Accomplishing BIR-related matters of start on the first month of the new fiscal year. This is necessary to do because it is through our taxes that the government gets some of its funding. We all get taxed one way or another. Those earning 250,000php and below are exempted from paying taxes, but it does not mean that they do not pay any taxes at all. The taxes they pay are included in the things that they purchase, the value-added tax.
Every year employees go to the accounting office to get the necessary forms such as their sworn statements and income tax returns. After filling up forms, they proceed to the Bureau of Internal Revenue office and pay the fee. Since most of the job orders and contract of service employees earn PhP250.00 and below, they need to file their sworn statements to prove that they indeed are eligible for tax exemption. Should employees fail to do this, they are going to be taxed until they file it.
Earlier this year, confusion ensued because some of the employees were unaware that they were taxed or had to pay a fee for late income tax return filings and such. Many went to inquire at the Accounting Office. Employees demanded an explanation. They were caught off-guard by the fees. The fees were non-refundable.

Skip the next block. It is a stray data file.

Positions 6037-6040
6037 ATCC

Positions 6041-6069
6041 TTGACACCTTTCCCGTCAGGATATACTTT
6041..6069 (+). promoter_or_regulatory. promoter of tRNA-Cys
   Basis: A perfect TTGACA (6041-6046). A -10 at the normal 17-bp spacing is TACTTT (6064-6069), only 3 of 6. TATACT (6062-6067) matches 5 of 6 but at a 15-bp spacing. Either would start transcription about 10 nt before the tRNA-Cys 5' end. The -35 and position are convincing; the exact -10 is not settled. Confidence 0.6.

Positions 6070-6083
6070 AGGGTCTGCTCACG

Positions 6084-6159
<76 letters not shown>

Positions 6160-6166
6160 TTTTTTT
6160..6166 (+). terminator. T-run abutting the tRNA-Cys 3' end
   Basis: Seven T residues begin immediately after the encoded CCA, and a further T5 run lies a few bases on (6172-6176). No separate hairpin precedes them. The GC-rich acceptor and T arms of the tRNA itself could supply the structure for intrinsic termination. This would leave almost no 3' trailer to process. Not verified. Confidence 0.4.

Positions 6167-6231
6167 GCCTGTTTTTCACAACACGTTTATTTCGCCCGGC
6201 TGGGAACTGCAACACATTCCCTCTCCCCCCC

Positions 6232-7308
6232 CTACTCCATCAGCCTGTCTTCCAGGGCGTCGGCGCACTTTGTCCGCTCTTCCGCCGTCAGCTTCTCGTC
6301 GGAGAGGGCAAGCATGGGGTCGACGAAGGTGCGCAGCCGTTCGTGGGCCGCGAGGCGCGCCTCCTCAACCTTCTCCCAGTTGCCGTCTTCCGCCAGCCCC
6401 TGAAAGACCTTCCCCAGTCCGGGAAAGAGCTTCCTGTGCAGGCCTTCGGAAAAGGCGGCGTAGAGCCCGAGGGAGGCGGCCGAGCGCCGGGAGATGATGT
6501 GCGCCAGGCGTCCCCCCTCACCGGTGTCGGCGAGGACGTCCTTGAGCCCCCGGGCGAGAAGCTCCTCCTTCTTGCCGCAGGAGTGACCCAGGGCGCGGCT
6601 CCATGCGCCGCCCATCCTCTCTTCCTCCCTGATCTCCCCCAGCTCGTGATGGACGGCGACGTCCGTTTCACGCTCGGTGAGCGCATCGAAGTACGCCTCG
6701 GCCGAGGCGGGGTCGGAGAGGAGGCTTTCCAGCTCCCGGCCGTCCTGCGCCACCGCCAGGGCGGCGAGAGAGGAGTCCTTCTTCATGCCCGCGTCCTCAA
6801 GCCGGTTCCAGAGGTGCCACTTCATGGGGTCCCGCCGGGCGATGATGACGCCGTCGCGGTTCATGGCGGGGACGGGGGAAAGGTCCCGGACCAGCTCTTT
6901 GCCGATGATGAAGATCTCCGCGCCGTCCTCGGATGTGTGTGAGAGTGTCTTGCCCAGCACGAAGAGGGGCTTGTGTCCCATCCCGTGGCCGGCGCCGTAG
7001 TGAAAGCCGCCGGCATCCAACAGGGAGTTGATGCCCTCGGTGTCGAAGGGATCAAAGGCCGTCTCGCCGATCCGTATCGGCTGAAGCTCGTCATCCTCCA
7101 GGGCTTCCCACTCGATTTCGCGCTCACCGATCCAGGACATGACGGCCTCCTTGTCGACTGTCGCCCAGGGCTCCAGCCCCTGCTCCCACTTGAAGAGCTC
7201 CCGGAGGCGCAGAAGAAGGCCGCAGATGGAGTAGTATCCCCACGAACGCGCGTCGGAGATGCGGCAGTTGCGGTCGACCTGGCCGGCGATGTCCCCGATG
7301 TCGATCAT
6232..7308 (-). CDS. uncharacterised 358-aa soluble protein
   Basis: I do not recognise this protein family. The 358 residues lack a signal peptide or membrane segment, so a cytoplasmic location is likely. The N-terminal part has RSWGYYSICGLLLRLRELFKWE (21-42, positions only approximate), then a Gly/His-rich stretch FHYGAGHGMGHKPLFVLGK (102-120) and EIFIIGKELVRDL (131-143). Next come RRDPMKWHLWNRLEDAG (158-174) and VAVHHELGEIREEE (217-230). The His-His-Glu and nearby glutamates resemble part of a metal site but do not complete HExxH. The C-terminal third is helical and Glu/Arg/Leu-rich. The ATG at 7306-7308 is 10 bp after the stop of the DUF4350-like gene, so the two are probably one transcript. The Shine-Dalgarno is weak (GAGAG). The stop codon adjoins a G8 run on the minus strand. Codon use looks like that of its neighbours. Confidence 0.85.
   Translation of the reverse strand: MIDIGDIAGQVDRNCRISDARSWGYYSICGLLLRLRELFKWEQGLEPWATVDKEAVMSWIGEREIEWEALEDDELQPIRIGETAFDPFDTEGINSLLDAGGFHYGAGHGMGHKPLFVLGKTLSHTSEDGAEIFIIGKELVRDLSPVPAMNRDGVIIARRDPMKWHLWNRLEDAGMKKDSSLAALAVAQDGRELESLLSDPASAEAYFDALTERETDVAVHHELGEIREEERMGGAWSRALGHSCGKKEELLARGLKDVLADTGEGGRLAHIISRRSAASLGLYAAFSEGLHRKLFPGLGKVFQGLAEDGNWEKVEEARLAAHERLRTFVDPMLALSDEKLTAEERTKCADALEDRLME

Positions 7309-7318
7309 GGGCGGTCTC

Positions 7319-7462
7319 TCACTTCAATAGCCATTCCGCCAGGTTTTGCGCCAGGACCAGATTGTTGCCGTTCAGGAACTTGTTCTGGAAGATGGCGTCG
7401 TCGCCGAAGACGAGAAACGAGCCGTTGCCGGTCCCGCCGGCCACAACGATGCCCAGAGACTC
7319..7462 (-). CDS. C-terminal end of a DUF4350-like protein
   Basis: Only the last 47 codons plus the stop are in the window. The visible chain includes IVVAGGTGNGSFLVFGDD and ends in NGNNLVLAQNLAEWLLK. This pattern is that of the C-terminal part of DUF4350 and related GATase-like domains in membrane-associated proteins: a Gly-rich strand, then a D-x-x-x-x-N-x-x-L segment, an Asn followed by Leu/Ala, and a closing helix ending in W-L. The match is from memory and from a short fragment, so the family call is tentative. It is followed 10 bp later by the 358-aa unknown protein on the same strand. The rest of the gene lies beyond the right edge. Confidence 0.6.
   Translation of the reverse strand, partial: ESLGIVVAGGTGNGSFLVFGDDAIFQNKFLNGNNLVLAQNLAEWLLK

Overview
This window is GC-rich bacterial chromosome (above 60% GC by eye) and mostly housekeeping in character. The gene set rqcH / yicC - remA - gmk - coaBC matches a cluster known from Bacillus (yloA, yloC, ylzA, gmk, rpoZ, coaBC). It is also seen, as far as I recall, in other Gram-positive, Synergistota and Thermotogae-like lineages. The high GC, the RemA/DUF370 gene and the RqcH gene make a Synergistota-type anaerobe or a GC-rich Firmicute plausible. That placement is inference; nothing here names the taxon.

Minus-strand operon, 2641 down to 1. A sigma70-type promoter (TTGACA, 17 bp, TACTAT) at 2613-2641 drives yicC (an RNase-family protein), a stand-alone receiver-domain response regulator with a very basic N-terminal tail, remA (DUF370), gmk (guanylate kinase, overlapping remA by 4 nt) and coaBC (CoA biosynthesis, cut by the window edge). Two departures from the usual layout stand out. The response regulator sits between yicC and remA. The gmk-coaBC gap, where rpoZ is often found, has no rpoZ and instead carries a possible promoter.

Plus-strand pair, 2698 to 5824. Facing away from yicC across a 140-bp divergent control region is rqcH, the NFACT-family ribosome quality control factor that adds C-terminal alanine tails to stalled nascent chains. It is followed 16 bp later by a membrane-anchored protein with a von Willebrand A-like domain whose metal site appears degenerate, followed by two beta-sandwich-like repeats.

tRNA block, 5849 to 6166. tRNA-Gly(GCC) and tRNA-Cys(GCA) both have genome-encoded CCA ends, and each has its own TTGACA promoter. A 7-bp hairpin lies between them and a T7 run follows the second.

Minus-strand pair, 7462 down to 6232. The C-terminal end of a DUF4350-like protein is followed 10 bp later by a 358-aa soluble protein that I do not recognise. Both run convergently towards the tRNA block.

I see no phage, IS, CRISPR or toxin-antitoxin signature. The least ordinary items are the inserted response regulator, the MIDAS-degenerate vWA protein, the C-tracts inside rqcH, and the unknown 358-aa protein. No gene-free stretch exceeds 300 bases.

To address the concerns of the employees, the Accounting office together with the Gender and Development team decided to conduct a tax seminar. They tapped the Atty. Raquel R. Dujunco, CPA, the legal officer of ASCOT. The seminars were scheduled on Feb. 23-24, 2021. Seven sessions were scheduled. On the first day, three sessions were dedicated to COS/JO with no other income and one was for COS/JO with other income. On the second day, one session was scheduled for regular employees with no other income and another one was for regular employees with other income. Employees listed their names on their preferred batch and time.
Each session took at least an hour. Atty. Dujunco, CPA thoroughly explained the difference in the requirements for those earning less than 250k and those earning more than 250k. She pointed out that for COS/JO employees, what ASCOT gives them is not a salary, but rather a professional fee. This is because there is no employer-employee relationship between the COS/JO and ASCOT. She reiterated that in order to be eligible for tax exemption, the employees must provide proof. Thus, the need for the sworn statement and the payment of 500php every year to the BIR. For COS/JO employees with other income, they need to inform the accounting office because if their total exceeds 250k per year, they will be taxed. Income Tax Return was also tackled. It should be filed on or before April 15. This was discussed extensively since this was where some COS/JO employees got confused because they paid penalty fees for late filing.
The attendees left each session with more understanding about the taxation of compensation. Health protocols were followed before, during, and after the seminar.